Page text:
LITG reader and Marvel DCU subscriber Derek Quenneville was writing a Firefox extension to enable him to read Marvel DCU's books in a more user-friendly reader like CDisplay, when he noticed the glaring error.

He realised that while the service required an initial login, the server didn't do any further authentication on requests for the actual pages.

Earlier this morning, I asked Marvel for comment on this story. None was received, but hours later the links no longer worked.

Whether the security flaw has been fixed, or if the loophole hassimply been moved, I don't yet know.

But I'm sure you'll tell me!


[Green Light]French publisher Soliel and pan-European and Marvel republisher Panini have created a joint company/imprint called Fusion Comics, launching at this year's Angloueme Comics Festival, the largest comics convention in the West. Makes San Diego look like a market stall.

As well as reprinting a number of US titles in France, it will also publish a new comic by Chris Claremont and Phil Briones called "Wanderers." A post-King Arthur fantasy, in the chase for Excalibur.


[Green Light]A while ago, LITG reported upon the online publication of the scripts to the never-published punk-era sequel to "Sandman Presents: Love Street," "Marque Moon" starring John Constantine. Well, for those who like their comics in actual comic form, the complete lettered artwork to the never published series... with John Constantine meeting The Clash...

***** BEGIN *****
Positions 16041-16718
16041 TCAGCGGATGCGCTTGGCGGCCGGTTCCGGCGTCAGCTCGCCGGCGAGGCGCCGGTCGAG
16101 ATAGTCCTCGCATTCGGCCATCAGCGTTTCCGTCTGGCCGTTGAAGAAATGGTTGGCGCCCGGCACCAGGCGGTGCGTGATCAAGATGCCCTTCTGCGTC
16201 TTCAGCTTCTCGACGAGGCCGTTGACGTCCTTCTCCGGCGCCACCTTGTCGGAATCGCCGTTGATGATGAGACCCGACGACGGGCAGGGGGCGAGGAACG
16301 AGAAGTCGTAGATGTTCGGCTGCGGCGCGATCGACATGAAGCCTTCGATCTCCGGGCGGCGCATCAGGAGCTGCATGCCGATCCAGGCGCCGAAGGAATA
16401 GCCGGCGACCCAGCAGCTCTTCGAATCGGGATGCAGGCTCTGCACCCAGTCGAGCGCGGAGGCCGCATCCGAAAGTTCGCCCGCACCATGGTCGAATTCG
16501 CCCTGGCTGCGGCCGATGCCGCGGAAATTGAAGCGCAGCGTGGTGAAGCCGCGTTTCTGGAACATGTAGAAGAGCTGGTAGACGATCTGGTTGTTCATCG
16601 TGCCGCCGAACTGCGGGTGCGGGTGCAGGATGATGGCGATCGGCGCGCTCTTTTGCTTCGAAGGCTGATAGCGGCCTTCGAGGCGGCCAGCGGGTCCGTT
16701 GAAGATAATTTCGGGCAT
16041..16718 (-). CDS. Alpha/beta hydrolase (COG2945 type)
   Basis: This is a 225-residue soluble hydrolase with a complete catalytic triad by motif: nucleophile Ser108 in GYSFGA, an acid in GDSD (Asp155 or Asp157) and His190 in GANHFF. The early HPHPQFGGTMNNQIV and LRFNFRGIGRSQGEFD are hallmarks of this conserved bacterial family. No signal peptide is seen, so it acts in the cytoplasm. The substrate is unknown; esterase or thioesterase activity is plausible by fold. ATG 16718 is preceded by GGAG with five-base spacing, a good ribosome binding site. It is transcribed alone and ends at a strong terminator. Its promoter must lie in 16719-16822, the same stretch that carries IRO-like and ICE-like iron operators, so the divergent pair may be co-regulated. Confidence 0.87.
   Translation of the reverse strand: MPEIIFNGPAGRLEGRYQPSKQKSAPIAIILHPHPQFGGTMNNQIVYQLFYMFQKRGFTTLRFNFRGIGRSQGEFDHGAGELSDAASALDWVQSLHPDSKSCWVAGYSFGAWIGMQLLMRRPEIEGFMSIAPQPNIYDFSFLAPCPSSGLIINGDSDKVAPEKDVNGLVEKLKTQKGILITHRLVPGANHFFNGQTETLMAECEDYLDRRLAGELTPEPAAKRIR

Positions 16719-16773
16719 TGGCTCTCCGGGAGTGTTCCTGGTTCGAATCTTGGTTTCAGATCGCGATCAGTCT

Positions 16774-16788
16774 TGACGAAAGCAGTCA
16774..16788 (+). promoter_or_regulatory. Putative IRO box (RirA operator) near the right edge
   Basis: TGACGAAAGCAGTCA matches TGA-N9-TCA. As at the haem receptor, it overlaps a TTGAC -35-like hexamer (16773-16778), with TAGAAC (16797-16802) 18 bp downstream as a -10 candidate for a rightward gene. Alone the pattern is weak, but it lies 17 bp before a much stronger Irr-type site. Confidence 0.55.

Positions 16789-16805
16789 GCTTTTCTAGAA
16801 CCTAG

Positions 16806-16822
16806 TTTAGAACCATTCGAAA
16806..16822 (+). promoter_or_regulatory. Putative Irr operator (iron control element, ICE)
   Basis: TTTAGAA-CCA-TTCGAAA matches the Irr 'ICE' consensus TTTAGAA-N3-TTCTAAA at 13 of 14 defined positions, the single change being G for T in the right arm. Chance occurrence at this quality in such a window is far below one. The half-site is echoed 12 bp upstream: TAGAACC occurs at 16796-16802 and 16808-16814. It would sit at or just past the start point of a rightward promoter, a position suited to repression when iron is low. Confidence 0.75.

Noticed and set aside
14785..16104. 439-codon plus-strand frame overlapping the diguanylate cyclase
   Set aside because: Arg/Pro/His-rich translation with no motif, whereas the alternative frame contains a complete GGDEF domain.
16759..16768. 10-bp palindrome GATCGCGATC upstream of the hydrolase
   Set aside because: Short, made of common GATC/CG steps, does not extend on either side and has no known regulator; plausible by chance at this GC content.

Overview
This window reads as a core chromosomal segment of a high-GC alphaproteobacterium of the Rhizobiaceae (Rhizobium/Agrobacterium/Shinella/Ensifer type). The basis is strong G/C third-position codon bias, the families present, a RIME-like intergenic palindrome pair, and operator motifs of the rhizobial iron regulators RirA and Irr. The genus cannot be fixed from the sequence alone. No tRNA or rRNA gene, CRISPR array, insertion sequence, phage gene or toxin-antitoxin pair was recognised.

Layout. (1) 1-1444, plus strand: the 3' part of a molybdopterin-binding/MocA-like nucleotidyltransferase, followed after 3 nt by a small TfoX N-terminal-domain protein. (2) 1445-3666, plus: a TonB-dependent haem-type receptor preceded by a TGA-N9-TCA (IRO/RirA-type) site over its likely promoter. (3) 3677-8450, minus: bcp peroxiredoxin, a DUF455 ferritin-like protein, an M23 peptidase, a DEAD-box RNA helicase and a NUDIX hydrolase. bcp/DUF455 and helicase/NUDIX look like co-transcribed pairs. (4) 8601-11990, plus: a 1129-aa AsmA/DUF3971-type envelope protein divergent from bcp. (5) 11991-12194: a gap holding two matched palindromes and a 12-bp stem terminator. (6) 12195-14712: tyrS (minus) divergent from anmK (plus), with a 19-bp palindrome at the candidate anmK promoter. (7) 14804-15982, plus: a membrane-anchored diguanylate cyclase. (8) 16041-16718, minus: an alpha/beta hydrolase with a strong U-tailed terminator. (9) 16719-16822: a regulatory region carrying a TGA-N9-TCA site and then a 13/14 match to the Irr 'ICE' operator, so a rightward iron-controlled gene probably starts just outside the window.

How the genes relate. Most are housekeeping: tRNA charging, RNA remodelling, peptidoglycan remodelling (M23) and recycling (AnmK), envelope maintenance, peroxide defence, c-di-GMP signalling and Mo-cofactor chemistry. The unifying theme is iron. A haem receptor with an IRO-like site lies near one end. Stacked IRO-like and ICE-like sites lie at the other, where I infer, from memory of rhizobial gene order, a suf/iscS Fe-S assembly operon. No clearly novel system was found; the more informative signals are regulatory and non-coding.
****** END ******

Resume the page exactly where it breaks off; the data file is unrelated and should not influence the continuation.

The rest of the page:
[Yellow Light]Dave Sim will be assaulting the internet in a couple of months time, and I hope to be a part of that.

I first picked up "Cerebus" around issue 120 and loved it. Loved it all. Some people poo poo the earlier and later stages, but not me. I treasured the stories, the characters, the unpredictability, the inventiveness of the art and lettering and the huge tangential divergences the book took all the way to its final, inevitable conclusion. Obviously, as the interviews proved, Dave Sim is a peculiar individual with certain beliefs that don't fit easily with the way we see the world around us, but hey, Alan Moore has a snake puppet god in the toilet, Grant Morrison has summoned the disembodied floating head of John Lennon, has communed with aliens and is trying to give birth to the DC Universe as a sentient fictional entity, and Mark Millar didn't believe black people could have Down Syndrome.